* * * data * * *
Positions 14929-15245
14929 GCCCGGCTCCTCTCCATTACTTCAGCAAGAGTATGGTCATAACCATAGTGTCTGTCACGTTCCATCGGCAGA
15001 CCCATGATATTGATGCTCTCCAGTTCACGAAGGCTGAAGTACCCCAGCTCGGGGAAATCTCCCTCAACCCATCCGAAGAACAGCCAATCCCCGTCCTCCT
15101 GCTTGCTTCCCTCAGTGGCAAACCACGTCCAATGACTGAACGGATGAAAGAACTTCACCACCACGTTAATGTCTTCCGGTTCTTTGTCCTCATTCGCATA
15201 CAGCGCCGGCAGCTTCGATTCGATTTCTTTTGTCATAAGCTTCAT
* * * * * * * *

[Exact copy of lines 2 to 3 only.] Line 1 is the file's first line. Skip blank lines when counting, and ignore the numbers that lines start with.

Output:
14929 GCCCGGCTCCTCTCCATTACTTCAGCAAGAGTATGGTCATAACCATAGTGTCTGTCACGTTCCATCGGCAGA
15001 CCCATGATATTGATGCTCTCCAGTTCACGAAGGCTGAAGTACCCCAGCTCGGGGAAATCTCCCTCAACCCATCCGAAGAACAGCCAATCCCCGTCCTCCT